Analysis: Brexit contradictions

London, UK: The Brexit dichotomy has got worse: Trade between the UK and Europe has become more complex and expensive while that between Northern Ireland and the rest of the UK has got easier.

Achieving a “hard Brexit” but maintaining a soft border between Ireland and Northern Ireland have proved an almost intractable problem. Now, most checks between Britain and Northern Ireland are to end, primarily to allow the Northern Irish devolved Stormont government to start again, Those checks, which made the Irish Sea border real, were the pretext for the Democratic Unionist Party to walk out of Stormont.

The UK government paper published yesterday suggests that some, but not all, of the paperwork and physical checks are to be been removed. The government says there will be no “UK processes” for goods moving from NI to GB, though goods making the same journey via Dublin will need an EU customs declaration.

This is basically the same regime that previously applied to imports from the EU into the UK. Goods moving from Dublin to the United Kingdom will face the full range of new customs processes which has entailed some changes to the Windsor Framework, previously in place: the planned “green lane” is replaced with a “UK Internal Market lane” for which some 80% of freight will be eligible as long as the goods are not “at risk” of moving into Ireland, and therefore the EU. A red lane will deal with at-risk goods, and all physical “identity checks” will be focused on this route. The only physical checks on the UK market lane will come if criminality or abuse is suspected.

The UK government says it aims to eliminate all physical checks, but those for customs and animal and plant security will remain. Here, the government paper is vague on what these will entail. “The United Kingdom has also made written guarantees on biosecurity to the European Union, including that we will protect against disease risks to the island of Ireland, and we would of course always take any action needed to meet those commitments,” the paper says.

The Northern Irish border will not be paper-free as is the case with Scottish and Welsh borders with England. The command paper says this paperwork will be much less burdensome, with a “shorter, simpler dataset” of “standard commercial information” giving, ministers believe Northern Ireland a unique position with unfettered access to the UK internal market and to the EU customs union. Not so for those business elsewhere in the UK wanting to import goods from the EU which will be faced with a raft of new checks and costs from this month. Health certificates will now be required on EU goods ranging from cut flowers, to fresh produce including meat, fruit and vegetables.

The implementation of these changes has been delayed five times but the new border checks are now planned to be phased in over the next year, with physical checks starting from 30 April. This has prompted industry fears of disruption to supply chains with trucks stopped at ports to ensure they have the correct documents. Concerns remain that extra checks will see increases in import costs for businesses.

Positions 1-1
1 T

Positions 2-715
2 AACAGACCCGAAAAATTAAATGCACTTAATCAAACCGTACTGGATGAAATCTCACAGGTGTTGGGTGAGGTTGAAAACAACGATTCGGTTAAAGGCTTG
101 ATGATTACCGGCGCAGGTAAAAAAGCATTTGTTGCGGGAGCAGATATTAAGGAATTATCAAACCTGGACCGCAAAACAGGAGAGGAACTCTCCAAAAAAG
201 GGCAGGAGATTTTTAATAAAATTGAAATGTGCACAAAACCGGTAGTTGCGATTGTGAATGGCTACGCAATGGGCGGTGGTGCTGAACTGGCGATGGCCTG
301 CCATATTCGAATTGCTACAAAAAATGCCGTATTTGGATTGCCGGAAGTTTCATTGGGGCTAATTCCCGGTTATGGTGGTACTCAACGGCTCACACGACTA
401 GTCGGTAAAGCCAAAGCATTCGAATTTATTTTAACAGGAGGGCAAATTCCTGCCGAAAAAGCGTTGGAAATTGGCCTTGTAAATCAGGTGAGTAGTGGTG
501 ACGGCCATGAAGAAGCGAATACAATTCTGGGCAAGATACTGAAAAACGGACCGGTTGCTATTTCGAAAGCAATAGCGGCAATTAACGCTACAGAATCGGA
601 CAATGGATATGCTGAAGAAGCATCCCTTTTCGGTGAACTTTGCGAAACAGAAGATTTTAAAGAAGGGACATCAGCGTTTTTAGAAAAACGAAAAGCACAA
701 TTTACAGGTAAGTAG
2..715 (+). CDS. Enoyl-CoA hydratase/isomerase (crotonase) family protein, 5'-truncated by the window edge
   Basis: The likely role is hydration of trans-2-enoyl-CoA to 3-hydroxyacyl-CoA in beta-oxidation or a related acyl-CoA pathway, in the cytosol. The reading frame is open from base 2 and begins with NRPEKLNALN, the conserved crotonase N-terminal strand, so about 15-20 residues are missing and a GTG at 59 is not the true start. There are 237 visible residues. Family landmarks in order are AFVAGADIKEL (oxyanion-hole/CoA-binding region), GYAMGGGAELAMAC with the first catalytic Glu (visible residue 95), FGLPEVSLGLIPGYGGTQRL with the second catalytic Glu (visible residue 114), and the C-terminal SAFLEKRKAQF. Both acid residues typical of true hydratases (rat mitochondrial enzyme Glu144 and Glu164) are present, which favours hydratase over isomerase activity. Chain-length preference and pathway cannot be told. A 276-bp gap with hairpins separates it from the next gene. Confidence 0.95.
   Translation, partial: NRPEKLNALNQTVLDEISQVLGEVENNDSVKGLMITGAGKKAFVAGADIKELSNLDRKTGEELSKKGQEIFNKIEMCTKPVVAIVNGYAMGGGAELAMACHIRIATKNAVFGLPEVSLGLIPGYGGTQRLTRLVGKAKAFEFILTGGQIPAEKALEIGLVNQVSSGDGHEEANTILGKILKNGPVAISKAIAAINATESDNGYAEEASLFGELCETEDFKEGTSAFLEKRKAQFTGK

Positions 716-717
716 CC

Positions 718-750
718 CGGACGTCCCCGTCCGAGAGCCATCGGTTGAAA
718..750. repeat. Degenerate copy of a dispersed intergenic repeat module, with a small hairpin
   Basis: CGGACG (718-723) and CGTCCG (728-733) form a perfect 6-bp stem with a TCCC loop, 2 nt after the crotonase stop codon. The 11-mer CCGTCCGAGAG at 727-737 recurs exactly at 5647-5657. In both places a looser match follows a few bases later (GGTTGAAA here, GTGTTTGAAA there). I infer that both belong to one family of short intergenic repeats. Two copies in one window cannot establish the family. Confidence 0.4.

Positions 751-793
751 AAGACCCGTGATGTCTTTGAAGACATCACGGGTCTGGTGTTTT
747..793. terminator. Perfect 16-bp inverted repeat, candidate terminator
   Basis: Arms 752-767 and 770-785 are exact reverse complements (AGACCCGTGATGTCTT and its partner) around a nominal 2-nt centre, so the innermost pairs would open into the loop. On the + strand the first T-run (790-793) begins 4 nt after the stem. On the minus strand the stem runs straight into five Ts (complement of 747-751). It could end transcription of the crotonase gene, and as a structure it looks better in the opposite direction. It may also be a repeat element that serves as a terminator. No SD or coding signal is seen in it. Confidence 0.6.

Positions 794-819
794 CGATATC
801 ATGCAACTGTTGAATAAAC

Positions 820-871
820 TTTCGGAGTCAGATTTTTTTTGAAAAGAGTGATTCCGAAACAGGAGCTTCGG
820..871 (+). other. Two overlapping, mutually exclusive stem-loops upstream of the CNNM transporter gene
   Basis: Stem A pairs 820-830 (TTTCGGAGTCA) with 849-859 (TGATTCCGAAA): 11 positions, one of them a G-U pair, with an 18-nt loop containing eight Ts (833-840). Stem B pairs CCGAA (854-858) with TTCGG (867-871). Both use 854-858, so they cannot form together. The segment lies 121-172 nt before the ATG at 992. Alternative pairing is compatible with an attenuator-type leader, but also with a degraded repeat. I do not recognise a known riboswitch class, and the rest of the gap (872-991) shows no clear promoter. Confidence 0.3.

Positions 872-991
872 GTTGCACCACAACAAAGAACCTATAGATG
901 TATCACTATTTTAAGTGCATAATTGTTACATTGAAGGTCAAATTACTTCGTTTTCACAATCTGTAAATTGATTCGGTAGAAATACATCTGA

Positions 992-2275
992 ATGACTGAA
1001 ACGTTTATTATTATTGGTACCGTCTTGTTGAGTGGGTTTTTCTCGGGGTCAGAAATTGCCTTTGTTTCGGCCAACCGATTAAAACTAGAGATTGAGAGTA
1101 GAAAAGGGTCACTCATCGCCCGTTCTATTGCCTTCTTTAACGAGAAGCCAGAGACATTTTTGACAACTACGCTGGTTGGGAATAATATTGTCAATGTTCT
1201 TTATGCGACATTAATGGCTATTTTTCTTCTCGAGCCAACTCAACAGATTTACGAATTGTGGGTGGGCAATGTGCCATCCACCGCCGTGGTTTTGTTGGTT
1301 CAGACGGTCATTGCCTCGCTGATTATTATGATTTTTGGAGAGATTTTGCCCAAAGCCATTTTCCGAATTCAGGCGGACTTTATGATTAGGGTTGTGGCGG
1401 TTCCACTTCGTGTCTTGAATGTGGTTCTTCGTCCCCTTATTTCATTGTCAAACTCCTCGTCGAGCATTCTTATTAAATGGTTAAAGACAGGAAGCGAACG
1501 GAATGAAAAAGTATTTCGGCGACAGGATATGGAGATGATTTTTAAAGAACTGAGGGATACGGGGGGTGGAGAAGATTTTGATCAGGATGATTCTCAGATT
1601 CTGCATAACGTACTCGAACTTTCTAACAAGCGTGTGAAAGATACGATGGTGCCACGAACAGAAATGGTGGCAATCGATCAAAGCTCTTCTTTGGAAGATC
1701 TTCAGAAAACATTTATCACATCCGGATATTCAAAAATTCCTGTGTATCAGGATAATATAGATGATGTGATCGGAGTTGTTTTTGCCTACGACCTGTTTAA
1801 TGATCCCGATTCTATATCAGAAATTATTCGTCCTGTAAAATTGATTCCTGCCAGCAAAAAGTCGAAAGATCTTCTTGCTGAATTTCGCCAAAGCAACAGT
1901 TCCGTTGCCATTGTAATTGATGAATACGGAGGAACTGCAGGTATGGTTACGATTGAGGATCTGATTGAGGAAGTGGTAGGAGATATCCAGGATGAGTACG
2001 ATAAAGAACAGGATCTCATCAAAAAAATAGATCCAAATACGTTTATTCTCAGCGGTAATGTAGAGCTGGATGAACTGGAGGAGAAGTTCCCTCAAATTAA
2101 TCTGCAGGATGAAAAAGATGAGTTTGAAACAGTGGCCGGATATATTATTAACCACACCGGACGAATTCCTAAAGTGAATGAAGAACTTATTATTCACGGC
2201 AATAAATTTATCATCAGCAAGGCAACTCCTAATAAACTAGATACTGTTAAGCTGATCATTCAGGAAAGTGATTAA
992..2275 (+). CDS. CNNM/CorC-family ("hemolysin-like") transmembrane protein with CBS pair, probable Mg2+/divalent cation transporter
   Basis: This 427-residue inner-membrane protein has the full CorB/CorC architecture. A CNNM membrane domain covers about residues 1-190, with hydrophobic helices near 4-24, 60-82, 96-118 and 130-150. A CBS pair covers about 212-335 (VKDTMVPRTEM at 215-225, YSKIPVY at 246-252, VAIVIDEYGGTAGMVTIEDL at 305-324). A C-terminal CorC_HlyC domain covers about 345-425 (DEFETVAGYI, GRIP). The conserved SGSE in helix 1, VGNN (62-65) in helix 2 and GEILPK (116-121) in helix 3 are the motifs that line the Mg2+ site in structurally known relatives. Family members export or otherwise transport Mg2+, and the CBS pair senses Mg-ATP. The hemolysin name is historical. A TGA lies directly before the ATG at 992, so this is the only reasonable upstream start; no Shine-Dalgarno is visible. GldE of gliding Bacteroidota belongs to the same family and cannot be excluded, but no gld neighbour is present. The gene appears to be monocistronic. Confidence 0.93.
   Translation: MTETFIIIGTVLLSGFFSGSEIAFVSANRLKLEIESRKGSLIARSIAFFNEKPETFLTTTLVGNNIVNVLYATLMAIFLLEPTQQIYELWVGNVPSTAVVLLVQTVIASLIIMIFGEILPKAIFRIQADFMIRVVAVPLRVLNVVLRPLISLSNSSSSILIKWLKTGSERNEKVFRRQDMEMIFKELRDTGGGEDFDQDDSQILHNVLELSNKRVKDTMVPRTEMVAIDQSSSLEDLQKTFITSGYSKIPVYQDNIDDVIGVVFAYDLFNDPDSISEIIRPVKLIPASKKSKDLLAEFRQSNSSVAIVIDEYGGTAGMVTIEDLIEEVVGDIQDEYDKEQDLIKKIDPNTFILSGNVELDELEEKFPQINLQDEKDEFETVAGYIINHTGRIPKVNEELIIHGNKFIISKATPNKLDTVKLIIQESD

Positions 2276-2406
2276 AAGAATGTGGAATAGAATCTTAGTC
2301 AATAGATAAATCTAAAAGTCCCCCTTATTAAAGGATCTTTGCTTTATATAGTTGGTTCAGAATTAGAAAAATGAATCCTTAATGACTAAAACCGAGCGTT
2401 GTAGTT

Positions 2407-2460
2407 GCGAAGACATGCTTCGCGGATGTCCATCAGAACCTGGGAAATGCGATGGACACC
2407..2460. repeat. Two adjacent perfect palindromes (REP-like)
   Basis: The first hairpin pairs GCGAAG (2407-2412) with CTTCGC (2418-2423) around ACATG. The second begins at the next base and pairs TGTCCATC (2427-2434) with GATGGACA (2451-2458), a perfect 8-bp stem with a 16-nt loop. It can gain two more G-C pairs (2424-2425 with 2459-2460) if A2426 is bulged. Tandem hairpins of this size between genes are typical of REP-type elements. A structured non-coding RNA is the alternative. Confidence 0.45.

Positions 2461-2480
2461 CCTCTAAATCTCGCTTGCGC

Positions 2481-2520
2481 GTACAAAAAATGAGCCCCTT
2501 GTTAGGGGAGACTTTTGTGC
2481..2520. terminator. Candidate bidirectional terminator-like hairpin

From Wednesday, the main change is the introduction of “export health certificates” on imports of “medium risk” animal products, as well as plants and plant products imported to Britain from the EU. The trade rules cover goods ranging from cut flowers, to cheese, fish and meat. This means a veterinary health check will be required in the EU on every consignment of meat, fruit and vegetable produce set to enter Britain. While not all produce will require checks, in practice importers tend to have a mixture of goods, so most consignments will do.

The British Meat Processors Association says it is far from certain the new measures “won’t cause disruption in the supply and a hike in the cost of some of our meat staples”. It also warns of a lack of veterinary capacity among EU exporting countries, and that some EU vets might not be prepared to sign the health certificates needed to be able to export meat, due to requirements diverging since Brexit. “Put bluntly, if the vets aren’t able to sign off the documentation, consignments of meat may not even leave the factory, let alone get to a UK Border Control Post,” the BMPA said.

The government admits extra red tape and checks will increase food prices, but says not as much as seen in recent times.

William Bain, head of trade policy, British Chambers of Commerce, said there were still unanswered questions around the plans. “The government still hasn’t said what will happen if goods coming into the UK don’t have the paperwork they need. Will they be stopped from entering or will they be followed up afterwards? This could lead to hold-ups with deliveries if it’s not handled properly,” he said.